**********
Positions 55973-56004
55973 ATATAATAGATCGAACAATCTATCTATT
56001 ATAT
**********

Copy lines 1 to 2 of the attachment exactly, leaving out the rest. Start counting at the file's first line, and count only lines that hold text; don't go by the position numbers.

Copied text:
Positions 55973-56004
55973 ATATAATAGATCGAACAATCTATCTATT